Plus, the vaccines don’t seem to prevent people from transmitting the virus in breakthrough cases like experts had hoped it would, Wurtz said. Fully vaccinated people aren’t as contagious as unvaccinated people, but they’re still “pretty infectious, especially with this Delta variant,” she said.
We’re spending more time inside.
Some experts have suggested cold weather is to blame, as the virus is more likely to spread indoors. Wurtz isn’t convinced that’s a major factor, however, since it doesn’t explain patterns across the nation.
“States that were on fire this summer — Florida, Texas, the south — are not on fire anymore, and nobody knows why,” Wurtz said. “People there are inside more now than they were in the summer, and they’re not experiencing what we are.”
Many of us are letting our guard down.
Unlike earlier this year, social distancing and masking are optional in many places, indoor dining restrictions are no more, and big events like concerts, sporting events and weddings are back — although some have implemented vaccination or testing policies.
“Unfortunately, it’s clear that many people are done with the pandemic, even though the pandemic is not done with them,” Michael Osterholm, a University of Minnesota epidemiologist, told MPR News.
What precautions should I take?
Mask up, get vaccinated if you haven’t already, and get the booster six months after your second Pfizer or Moderna shot, or two months after your Johnson & Johnson jab. Boosters are available to everyone in Minnesota — call your doctor to see if they’re offering them, or find one here.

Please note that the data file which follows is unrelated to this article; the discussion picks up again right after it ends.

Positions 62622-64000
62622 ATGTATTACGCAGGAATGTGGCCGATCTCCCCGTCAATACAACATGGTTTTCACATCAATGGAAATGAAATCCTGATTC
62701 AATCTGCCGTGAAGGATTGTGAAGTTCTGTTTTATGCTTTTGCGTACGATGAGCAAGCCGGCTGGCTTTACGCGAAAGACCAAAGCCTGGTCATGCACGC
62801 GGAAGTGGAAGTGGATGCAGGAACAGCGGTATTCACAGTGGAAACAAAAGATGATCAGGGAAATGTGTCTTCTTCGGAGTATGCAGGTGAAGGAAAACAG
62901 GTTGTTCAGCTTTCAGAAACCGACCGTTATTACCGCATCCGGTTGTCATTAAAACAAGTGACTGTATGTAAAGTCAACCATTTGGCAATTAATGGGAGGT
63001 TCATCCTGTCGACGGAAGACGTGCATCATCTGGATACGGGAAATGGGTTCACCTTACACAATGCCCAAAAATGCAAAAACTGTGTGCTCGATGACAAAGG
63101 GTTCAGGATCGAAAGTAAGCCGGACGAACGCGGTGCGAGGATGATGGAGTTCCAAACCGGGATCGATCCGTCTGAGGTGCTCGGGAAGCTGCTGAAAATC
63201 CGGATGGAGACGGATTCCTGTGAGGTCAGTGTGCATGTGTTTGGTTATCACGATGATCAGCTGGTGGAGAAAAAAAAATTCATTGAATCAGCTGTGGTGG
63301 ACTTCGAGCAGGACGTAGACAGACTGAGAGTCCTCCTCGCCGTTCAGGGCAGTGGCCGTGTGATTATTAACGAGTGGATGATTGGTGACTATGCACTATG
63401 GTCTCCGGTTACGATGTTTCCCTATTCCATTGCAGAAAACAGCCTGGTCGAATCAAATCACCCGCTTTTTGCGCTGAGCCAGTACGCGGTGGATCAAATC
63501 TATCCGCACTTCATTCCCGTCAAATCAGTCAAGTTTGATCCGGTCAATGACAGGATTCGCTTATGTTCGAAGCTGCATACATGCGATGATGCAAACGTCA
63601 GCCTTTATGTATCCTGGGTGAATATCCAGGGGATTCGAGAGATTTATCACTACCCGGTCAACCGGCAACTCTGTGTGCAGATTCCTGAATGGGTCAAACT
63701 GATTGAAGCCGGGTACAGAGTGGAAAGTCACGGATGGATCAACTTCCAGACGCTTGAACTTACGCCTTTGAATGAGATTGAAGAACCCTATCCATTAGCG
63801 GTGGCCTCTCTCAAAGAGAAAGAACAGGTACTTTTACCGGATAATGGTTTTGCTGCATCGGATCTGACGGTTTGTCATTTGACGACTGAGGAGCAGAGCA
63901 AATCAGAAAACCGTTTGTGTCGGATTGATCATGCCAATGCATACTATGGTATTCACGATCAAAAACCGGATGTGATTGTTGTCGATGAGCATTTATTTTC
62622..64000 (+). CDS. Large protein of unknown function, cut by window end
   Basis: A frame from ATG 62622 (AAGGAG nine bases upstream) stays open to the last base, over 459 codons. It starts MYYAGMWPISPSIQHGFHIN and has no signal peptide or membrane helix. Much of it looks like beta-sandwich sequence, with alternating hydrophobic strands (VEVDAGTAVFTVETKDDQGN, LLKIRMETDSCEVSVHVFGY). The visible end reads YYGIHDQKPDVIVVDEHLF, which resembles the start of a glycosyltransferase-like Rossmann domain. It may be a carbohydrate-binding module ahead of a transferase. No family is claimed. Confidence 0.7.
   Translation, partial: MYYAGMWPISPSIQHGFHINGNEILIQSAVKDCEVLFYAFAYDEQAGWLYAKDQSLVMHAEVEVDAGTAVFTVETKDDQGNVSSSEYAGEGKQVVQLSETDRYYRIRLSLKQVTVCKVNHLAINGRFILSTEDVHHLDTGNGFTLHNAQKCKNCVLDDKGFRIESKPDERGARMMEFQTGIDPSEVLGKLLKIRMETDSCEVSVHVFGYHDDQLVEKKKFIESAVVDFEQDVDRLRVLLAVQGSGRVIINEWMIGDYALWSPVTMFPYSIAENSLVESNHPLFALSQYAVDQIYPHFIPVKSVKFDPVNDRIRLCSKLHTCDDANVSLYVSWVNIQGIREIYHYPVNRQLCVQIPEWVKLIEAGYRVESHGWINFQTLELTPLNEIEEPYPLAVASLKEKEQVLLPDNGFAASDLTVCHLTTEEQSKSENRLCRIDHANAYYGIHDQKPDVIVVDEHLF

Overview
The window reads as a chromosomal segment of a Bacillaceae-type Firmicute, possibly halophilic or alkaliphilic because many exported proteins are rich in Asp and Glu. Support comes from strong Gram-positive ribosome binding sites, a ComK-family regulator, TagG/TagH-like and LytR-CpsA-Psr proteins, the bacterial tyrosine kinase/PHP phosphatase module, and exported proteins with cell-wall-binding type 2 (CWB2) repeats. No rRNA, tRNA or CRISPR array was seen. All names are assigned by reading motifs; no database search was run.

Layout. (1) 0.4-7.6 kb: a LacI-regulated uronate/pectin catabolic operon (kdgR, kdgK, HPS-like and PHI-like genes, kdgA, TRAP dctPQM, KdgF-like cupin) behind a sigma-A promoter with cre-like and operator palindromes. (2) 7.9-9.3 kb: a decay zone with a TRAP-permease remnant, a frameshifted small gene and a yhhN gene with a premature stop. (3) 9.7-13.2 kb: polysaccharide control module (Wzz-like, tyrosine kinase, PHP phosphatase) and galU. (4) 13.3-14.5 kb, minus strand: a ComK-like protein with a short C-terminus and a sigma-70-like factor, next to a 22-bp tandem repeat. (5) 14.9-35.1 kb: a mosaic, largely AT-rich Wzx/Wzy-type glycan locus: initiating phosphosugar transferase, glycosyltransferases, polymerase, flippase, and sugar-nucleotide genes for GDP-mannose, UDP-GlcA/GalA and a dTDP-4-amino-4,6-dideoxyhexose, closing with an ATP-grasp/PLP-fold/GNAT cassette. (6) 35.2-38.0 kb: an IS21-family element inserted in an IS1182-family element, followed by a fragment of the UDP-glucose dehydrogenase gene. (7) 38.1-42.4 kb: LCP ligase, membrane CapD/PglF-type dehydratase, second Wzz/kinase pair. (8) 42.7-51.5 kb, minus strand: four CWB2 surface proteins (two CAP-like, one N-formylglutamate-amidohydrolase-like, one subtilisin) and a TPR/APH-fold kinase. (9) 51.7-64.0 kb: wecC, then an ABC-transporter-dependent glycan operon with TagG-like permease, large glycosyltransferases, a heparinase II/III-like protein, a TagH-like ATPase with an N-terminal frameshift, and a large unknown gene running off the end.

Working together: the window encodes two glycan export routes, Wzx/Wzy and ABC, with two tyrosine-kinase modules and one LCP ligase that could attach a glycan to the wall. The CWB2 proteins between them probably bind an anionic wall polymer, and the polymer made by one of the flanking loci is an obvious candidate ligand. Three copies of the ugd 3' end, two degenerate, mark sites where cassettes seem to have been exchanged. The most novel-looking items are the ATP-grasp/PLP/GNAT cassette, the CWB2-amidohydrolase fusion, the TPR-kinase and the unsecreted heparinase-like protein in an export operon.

It’s also time to pump the brakes on riskier outings, including indoor events and anything with large crowds, Wurtz said. She said she personally doesn’t feel comfortable eating inside a restaurant, going to a concert or a movie right now, but she feels fine about going to the grocery store or holiday shopping with a mask on.
Wurtz said she also feels comfortable having maskless Thanksgiving gatherings with fully vaccinated people who have no symptoms.
Minnesotans should also consider limiting potential exposures ahead of holiday gatherings, especially if they plan on getting together with people susceptible to serious illness or death, Wurtz said. She expects this wave to last until at least mid-January.
“We’re in this weird threshold phase that may last through January,” she said. “We need to back off a little bit again, pending the next six weeks or so, and be more cautious about our social circles and the events that we think are worth risking exposure.”